Best wine values of 2006
Another year has passed into history, another vintage has been harvested, and we've tasted a lot more wine since my last annual New Year's report.
As I do every year at this time, I've processed all my wine-tasting reports of the past 12 months, sorting out the best wines and, more important, the best <I>values</I> - the wines at all levels that show exceptional value for their price tag, that elusive characteristic that online wine enthusiasts call "Quality-Price Ratio" or "QPR" for short.
It's also a time to pull back for a broader view over the world of wine and look for developing trends and issues. Some of those issues have been thoroughly covered in the wine-news media, including grape "gluts" and supply-and-demand issues, and changing social norms that see high-end wine prices rising under affluent buyer demand at one end of the spectrum, while younger people show declining interest in wine, raising the spectre of an aging and eventually shrinking market.
Two more emerging developments have received less media attention:
* The U.S. Supreme Court's May 2005 decision on wine-shipping to consumers, initially hailed as opening up broader American markets by removing a bar to consumers buying directly from wineries, is turning out to be more complicated than anticipated. As the 50 states revise beverage-control laws to meet the new standard, many of them - under lobbying pressure from the wine and liquor wholesale industry - are responding by making it <i>more</i> difficult for consumers to purchase wine by mail-order and online. While shipping remains easy in a few states with strong wine industries - California and now New York among them - many legislatures have responded, to the wholesalers' glee, by barring most or all direct sales, protecting the so-called "three-tier" system and the wholesaler monopoly that it fosters. Even the group of states that had formerly declared wine-shipping "reciprocity" among themselves had to alter their laws - often against consumer choice - to comply with the court ruling.
* Thanks to a gift from nature - two relatively "normal" vintages in Europe in 2004 and 2005 following the bizarre hot vintage of 2003 with its massive, overripe wines from much of the Continent - it appears that at least some wine enthusiasts are becoming increasingly skeptical of ratings from the major U.S. wine publications. After Robert M. Parker Jr.'s <I>Wine Advocate</i> and <I>Wine Spectator</i> praised the 2003 "blockbusters" as great wines, a non-trivial share of wine lovers who prefer minerality, subtlety and complexity over overripe fruit and powerful alcohol in wine began to question whether the usual suspects' ratings remain in synch with our tastes. Judging from your E-mail and discussions on our forums, this corps of skeptics includes quite a few of you.
Now, let's take a quick look at my top value wines of 2006. I've queried my tasting-notes databases to find the 60 wines that I rated most highly for value. Five of them sold for more than $20, with 25 in the mid-range of $12 to $20, and - good news for bargain-hunters - 30 were $12 or less, of which 16 were $10 or below.
Broken down by country of origin, my QPR list includes 21 wines from France and 15 from Italy, followed by Austria and the U.S. with seven each (five of the U.S. wines were from California and one each from Oregon and New York); five from Spain, perhaps the best source of low-end wines of value; three dry wines from Portugal, and one each from Chile and South Africa.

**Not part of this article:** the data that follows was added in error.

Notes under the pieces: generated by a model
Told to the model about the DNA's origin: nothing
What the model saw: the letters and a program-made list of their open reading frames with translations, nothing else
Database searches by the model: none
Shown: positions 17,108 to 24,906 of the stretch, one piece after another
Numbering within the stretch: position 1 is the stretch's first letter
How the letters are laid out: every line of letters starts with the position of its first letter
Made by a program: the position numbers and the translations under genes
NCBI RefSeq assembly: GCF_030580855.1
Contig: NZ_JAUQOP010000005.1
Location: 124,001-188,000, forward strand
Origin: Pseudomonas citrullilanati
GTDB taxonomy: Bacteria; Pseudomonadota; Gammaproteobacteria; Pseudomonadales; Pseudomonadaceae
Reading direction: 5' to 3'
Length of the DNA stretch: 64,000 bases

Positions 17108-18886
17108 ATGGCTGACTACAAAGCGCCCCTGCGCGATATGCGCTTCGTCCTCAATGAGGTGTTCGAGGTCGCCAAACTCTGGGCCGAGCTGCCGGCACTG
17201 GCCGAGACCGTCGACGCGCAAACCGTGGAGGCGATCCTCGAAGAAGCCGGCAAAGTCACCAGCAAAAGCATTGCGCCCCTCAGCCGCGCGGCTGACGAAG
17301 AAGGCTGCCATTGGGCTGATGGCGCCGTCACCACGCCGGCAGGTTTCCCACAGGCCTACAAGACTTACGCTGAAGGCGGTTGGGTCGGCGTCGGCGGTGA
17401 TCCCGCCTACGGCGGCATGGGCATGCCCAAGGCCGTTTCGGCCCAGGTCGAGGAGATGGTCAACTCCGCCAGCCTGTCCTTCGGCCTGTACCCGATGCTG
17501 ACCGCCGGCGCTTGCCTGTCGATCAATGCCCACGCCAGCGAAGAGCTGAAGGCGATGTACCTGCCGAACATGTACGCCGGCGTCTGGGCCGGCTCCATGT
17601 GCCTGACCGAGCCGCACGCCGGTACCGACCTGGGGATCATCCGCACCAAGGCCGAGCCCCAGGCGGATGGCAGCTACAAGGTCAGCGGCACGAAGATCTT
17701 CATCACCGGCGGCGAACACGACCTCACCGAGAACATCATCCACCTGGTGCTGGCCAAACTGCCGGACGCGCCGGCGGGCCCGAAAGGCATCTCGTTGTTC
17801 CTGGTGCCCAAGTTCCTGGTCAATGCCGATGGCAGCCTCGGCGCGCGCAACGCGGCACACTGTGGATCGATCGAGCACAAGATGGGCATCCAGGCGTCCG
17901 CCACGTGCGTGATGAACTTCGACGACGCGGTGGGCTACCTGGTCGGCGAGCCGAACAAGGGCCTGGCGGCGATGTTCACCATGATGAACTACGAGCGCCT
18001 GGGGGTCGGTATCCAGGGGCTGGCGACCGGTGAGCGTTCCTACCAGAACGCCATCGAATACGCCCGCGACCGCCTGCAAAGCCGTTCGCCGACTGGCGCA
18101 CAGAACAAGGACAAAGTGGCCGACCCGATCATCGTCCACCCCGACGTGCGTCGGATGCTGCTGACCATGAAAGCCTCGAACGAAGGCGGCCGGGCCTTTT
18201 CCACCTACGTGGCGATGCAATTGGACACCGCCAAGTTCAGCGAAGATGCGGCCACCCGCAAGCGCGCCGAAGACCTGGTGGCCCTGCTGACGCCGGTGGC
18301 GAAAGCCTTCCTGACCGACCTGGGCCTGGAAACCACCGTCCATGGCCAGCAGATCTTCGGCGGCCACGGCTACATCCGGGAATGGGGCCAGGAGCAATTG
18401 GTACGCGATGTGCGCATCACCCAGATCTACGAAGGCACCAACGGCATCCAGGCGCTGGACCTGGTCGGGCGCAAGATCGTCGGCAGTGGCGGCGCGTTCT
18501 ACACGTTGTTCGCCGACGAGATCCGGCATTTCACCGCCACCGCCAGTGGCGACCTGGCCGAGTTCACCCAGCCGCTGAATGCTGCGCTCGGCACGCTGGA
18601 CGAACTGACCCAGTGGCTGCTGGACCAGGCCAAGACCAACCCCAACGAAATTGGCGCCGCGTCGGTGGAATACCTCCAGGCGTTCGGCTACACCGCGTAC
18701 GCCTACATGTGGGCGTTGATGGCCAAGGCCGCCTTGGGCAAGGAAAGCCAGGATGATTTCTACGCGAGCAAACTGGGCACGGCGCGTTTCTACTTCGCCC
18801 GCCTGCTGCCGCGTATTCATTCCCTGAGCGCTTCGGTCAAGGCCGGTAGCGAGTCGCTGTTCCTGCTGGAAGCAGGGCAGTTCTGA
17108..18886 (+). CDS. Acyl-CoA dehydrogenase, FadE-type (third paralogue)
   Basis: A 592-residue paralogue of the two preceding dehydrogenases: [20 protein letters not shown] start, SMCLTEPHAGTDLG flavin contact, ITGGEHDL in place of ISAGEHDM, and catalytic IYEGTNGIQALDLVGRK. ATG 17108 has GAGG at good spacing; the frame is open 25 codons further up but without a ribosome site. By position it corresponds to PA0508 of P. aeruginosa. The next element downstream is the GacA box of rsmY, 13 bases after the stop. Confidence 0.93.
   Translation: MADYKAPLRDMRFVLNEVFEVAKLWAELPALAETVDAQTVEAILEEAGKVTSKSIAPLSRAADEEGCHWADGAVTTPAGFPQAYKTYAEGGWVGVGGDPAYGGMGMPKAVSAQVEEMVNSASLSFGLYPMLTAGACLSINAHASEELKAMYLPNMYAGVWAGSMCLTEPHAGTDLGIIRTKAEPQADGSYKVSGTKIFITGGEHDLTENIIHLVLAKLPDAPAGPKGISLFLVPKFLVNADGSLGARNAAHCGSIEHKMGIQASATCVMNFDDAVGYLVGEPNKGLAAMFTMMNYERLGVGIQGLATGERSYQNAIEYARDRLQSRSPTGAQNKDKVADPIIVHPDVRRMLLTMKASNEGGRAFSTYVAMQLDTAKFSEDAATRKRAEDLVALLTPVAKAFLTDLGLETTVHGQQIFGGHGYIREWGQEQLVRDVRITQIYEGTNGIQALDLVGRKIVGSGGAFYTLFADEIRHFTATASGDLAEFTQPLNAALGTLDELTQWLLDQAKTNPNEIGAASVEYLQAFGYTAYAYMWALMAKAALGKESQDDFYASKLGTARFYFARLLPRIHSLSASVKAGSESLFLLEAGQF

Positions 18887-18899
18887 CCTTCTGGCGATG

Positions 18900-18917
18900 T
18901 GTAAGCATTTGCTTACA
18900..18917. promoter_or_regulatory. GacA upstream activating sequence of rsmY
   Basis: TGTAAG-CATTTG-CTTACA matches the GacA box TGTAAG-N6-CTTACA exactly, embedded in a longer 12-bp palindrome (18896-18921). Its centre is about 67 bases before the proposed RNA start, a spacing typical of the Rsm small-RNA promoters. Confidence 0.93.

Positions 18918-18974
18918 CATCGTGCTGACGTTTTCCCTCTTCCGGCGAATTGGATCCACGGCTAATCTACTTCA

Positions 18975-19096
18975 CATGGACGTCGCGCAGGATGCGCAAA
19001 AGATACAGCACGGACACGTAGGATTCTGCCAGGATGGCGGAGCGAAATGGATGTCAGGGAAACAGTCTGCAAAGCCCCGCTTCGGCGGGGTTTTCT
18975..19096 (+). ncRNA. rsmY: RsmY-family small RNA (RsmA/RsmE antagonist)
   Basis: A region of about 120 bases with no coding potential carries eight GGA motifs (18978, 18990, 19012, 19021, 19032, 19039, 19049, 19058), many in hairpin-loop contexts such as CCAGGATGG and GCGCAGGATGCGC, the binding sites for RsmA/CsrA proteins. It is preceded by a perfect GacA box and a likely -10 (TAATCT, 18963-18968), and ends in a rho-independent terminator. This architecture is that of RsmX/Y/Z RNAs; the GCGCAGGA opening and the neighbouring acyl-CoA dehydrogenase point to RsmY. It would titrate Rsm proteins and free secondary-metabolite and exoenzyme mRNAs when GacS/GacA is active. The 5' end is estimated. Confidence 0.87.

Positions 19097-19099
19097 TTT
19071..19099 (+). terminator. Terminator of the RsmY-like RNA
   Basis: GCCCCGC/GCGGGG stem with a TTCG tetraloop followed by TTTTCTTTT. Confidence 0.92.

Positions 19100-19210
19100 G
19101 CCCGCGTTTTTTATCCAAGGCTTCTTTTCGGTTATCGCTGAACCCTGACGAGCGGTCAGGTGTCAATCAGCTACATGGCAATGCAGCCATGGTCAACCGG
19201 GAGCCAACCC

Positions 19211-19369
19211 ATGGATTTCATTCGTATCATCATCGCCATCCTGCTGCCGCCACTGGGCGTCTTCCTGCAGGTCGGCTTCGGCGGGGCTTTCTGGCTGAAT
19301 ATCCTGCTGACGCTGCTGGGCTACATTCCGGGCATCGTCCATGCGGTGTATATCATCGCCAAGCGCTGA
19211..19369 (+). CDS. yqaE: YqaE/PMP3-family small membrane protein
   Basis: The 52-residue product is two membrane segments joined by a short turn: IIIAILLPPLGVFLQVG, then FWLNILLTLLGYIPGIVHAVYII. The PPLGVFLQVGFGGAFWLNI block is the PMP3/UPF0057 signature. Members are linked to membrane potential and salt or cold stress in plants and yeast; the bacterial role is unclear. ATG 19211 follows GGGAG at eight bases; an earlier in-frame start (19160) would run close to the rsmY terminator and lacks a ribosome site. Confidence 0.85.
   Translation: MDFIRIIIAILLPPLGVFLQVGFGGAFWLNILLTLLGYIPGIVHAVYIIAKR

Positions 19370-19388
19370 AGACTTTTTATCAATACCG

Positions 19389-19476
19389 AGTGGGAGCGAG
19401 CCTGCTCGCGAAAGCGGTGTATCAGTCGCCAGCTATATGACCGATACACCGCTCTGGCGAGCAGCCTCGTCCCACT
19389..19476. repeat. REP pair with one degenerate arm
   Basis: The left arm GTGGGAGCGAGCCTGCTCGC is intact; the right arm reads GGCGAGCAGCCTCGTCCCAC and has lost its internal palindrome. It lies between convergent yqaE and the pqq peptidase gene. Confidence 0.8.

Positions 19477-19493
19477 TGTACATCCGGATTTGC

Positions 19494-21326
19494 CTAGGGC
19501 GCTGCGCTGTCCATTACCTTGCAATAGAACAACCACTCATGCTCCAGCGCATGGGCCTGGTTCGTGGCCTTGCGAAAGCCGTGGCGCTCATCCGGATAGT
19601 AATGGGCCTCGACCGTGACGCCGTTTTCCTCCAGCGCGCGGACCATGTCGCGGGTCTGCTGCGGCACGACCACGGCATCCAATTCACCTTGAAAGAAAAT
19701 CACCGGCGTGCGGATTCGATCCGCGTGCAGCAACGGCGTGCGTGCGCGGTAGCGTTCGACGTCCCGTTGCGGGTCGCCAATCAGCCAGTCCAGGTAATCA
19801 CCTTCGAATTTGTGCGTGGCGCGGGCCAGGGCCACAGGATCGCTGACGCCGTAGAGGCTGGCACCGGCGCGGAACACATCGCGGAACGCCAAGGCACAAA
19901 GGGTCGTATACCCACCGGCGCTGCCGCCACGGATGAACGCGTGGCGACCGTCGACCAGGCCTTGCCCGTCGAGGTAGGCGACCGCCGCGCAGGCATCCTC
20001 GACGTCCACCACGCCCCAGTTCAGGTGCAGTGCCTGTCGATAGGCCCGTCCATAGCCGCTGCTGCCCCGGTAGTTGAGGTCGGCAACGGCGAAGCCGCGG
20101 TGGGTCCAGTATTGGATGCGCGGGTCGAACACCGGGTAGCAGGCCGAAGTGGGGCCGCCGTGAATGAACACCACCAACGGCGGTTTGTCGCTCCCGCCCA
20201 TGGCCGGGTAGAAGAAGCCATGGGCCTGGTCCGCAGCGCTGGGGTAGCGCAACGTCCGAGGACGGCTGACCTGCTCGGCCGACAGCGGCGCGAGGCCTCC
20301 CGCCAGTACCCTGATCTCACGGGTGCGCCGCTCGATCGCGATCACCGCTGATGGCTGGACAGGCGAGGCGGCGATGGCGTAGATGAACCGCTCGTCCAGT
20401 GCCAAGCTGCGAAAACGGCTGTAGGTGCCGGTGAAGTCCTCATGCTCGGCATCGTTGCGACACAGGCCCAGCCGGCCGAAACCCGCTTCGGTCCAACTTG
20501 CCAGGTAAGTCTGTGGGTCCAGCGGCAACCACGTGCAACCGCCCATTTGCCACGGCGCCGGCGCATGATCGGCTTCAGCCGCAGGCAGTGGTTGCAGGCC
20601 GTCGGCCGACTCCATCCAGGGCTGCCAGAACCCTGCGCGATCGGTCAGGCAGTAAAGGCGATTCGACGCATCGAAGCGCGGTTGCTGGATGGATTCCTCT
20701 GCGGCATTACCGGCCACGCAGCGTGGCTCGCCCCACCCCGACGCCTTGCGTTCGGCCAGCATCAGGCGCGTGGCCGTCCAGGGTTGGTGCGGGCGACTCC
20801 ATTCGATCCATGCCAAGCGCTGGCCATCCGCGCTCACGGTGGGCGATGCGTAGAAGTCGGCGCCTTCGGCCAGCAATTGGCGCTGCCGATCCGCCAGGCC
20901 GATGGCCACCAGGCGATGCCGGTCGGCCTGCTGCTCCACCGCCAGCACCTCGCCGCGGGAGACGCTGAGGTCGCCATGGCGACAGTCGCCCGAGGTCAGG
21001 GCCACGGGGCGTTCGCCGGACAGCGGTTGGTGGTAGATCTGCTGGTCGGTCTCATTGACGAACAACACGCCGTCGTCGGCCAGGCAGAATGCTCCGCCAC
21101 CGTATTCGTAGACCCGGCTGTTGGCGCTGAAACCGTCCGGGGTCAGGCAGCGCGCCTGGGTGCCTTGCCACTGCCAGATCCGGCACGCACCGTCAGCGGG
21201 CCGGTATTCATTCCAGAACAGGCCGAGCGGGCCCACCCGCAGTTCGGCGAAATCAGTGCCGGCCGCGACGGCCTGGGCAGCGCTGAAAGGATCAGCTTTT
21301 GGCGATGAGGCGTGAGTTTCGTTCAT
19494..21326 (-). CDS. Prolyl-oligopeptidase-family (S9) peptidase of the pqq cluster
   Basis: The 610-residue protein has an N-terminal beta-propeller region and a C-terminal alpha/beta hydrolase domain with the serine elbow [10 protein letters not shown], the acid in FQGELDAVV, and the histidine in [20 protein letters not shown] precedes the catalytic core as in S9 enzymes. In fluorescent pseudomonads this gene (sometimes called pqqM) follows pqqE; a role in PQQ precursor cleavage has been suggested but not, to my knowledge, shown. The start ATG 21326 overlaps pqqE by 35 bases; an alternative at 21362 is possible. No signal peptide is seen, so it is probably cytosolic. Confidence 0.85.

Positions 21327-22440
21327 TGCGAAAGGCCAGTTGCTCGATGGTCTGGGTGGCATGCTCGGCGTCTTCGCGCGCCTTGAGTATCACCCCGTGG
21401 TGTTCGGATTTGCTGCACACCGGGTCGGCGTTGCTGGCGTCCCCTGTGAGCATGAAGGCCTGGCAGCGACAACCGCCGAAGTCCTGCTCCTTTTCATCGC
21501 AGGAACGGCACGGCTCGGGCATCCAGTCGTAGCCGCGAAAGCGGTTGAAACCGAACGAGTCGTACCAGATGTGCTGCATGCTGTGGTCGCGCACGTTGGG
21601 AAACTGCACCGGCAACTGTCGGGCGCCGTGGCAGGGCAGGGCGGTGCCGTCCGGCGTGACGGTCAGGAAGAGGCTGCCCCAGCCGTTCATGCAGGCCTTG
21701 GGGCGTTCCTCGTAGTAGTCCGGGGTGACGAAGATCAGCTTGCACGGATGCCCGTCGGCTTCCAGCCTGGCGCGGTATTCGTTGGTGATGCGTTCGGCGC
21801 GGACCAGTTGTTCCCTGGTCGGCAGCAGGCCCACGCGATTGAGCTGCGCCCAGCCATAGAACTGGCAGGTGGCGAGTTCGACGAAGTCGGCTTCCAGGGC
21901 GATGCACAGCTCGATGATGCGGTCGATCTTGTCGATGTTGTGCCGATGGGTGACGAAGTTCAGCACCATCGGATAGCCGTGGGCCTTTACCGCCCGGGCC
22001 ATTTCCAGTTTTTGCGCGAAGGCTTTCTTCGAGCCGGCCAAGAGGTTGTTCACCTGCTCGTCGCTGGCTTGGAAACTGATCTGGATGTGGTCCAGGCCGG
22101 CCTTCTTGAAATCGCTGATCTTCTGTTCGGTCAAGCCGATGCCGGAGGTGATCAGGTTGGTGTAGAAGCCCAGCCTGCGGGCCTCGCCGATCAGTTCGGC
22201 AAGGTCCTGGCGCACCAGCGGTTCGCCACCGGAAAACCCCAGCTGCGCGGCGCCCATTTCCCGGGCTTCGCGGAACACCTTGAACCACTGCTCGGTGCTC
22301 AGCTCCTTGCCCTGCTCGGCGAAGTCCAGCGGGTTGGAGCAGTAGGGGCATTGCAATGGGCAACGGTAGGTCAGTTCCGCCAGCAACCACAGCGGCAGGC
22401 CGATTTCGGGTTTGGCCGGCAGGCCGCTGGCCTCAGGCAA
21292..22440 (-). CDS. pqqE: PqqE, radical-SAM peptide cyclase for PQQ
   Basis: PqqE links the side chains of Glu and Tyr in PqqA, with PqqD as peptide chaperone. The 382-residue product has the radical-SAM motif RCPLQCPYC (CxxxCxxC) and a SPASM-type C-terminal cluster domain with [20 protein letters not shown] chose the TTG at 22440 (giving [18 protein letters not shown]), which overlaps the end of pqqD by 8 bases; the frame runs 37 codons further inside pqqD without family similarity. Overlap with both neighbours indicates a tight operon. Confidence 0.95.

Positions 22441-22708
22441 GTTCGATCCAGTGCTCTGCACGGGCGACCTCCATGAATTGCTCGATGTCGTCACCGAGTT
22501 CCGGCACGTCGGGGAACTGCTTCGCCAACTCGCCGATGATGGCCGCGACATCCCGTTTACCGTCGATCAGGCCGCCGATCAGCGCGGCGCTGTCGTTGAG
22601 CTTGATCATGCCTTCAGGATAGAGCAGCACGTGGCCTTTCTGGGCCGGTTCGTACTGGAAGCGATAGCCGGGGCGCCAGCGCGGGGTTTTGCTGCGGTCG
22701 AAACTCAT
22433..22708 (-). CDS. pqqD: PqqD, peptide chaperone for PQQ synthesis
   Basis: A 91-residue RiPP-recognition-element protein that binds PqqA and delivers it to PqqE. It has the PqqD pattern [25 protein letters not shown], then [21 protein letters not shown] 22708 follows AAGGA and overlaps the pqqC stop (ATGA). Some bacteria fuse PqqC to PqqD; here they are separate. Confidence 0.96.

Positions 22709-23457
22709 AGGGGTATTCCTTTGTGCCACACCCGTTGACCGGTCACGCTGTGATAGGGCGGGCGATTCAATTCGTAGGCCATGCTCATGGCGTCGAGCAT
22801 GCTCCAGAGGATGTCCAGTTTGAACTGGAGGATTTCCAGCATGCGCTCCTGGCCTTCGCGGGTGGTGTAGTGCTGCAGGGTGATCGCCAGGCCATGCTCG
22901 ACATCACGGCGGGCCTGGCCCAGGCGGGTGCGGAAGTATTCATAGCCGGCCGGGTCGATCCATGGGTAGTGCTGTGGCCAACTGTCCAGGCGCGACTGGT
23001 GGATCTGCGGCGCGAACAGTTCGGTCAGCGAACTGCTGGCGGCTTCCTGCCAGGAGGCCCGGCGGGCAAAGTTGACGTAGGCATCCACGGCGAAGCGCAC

Somewhat surprisingly, considering my avowed preference for red wines, my list this year was almost evenly between reds (28 wines) and whites (25 wines), plus six sparkling or frizzante wines and one dessert wine. Only one Champagne made the list, and no Ports or Sauternes: These are tremendously enjoyable wines but not contenders in the QPR sweepstakes. For similar reasons, no wines from Australia or New Zealand made my QPR list this year. This is no slam on these fine wines other than to note that, among the wines easily available to me, I'm more inclined to look to Europe and then the U.S. when cherry-picking for value. Germany didn't make this year's list, partly because of rising prices and partly, I fear, because the noble Riesling grape is a bit of a blind spot for me. I'll have to work on that.
To whet your appetite, here's a random, international selection of a half-dozen winners from my QPR list:
Domaine Grand Veneur 2004 Côtes du Rhône Villages "Les Champauvins" Vieilles Vignes
(France), $18.99. (Find it on Wine-Searcher.com
Henry Estate 2004 Pinot Noir
(U.S., Oregon), $16. (Find it on Wine-Searcher.com
Renato Keber 2003 Collio Pinot Grigio
(Italy), $16. (Find it on Wine-Searcher.com
Nigl 2005 Kremser Freiheit Kremstal Grüner Veltliner
(Austria), $15.49. (Find it on Wine-Searcher.com
Quinta do Feital 2005 "Auratus" Alvarinho - Trajadura Vinho Regional Minho
(Portugal), $14. (Find it on Wine-Searcher.com
Jean-Paul Brun 2005 "Terres Dorees" Beaujolais "L'Ancien" Vieilles Vignes
(France), $12.49. (Find it on Wine-Searcher.com
Clua 2004 "Mas d'en Pol" Terra Alta
(Spain), $10. (Find it on Wine-Searcher.com
For a detailed look at all 60 of my top-value wines of 2006, ranked in order of the actual retail price that I paid, click to my annual report, QPR 2006, at
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